Fiona Morley’s wire-sculptured face You are everything also links and unites in order to fashion a figure. Animals, insects, amphibians, and birds form an iconic ancestral face: an interconnected and evolving creation, culminating in an image of God.God, acrylic, mdf, sonic sensors and arduino, by Jo Fairfax

Megan Leigh, Ashar, and Xander Haywood are among those moving away from affirmation to find God in silence and space. Leigh and Ashar work with minimal and yet evocative brushstrokes, while Haywood’s style has more detail and precision. Nevertheless, each leaves significant spaces within the canvas which lead us into silent emptiness that is pregnant with still presence. Ashar quotes from Rumi: “Silence is the language of God, all else is poor translation.” Reflection by Fred Judd then takes us into the beyond with his photograph of stained glass reflected in the font at Gloucester Cathedral. The centre is empty, but the reflections edging the font reveal a colourful reality beyond our sight.

These images integrate content with substance. Some images of devotion included seem to undercut what they depict. Sinead Attwell’s Unseen is a blur of movement and choppy brushstrokes depicting the stirring body of a friend who has lived experience of ME. Rather than the stillness of ME, Attwell focuses on an image of rising, for which the pleading hands at the base of her image have been praying, but with sufficient ambiguity that her figure could be recovering or expiring.

A gritty metallic print by Anila Hussain, which places in the foreground the hands of an elderly woman praying for healing from the long-term pain that riddles her body, is entitled God Heals, although the image seems to be depicting resilience in the face of continuing pain. The Rest by Jennifer Bell is an image of that wonderful experience of buoyancy experienced when floating in salt water. That experience, of being enveloped in light and held by water, may be the ultimate in peaceful experiences, but, here, is rendered somewhat didactic by the blood-red waters in which the bearded, cruciform Christ-like figure floats.

Brendan, quilt made from recycled fabrics, string, and threads, by Anne Smith

In addition to images that draw on the Christian tradition, there are also images that derive from Hinduism, Islam, and the Igorots, together with work by artists who are agnostics or atheists. God by Jo Fairfax cleverly and wittily combines the figurative and abstract, the affirmative and negative impulses that this exhibition and theme adroitly combine. His interactive wall-panel forms, deconstructs, reforms, and dismantles the word “God” at the touch of a human hand. God may be formed and dismantled by human actions, or may be as much in the deconstructed word as in its definition and recognition. By considering the position of God in relation to a mechanical universe, Fairfax may have created an image that is both cataphatic and apophatic.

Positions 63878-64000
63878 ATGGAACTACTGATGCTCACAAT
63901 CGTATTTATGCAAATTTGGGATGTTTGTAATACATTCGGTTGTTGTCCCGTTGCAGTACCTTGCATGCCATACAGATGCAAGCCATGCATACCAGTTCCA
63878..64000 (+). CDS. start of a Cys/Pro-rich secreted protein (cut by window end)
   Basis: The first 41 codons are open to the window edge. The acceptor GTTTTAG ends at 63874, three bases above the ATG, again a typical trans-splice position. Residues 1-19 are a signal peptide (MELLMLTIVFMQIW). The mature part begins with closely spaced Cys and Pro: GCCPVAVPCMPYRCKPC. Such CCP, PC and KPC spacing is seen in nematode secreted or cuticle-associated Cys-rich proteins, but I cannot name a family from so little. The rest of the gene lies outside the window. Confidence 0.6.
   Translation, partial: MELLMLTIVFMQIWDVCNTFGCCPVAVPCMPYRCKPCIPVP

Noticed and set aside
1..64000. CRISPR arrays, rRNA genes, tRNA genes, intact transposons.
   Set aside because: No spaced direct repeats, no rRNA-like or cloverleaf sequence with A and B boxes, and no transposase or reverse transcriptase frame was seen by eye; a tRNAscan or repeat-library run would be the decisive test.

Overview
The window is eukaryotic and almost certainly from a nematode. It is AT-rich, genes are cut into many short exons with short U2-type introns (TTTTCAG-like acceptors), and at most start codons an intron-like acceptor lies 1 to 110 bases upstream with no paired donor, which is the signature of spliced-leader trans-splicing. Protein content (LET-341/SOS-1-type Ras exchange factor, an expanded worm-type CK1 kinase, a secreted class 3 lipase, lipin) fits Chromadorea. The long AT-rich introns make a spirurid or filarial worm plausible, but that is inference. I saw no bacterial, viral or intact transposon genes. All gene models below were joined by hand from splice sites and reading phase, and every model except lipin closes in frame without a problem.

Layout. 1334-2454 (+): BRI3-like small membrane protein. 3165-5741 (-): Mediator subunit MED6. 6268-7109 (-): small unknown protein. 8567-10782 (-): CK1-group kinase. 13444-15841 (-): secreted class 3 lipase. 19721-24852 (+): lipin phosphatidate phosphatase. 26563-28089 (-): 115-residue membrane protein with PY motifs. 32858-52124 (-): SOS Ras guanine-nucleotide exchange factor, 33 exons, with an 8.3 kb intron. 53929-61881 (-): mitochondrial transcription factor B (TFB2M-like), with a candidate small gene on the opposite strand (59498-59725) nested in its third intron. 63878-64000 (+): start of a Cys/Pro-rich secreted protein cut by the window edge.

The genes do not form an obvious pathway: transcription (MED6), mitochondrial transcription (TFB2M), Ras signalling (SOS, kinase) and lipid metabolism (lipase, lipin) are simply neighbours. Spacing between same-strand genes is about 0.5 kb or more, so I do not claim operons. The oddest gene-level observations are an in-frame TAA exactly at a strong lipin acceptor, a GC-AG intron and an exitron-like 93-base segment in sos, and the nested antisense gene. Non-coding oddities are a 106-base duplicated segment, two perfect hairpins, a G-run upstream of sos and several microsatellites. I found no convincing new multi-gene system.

We do not understand all that God is or is not, and yet this exhibition asks us to set aside time, shut out all distractions, revive senses, and explore with the artworks selected as a map to our journey. If you are seeking hidden treasure, seek and you will find.


The Revd Jonathan Evens was one of the judges for the awards.

 

“God is . . .” runs at Gallery@OXO, Bargehouse Street, London SE1 9PH from 14 to 23 May 2021, 11 a.m.-6 p.m. every day (till 4 p.m. on last day). It can also be viewed online at chaiyaartawards.co.uk

Church Times Bookshop

Save money on books reviewed or featured in the Church Times. To get your reader discount:

> Click on the “Church Times Bookshop” link at the end of the review.

> Call 0845 017 6965 (Mon-Fri, 9.30am-5pm).

The reader discount is valid for two months after the review publication date. E&OE

The Church Times Archive

Read reports from issues stretching back to 1863, search for your parish or see if any of the clergy you know get a mention.

FREE for Church Times subscribers.

Explore the archive

Welcome to the Church Times

​To explore the Church Times website fully, please sign in or subscribe.

Non-subscribers can read four articles for free each month. (You will need to register.)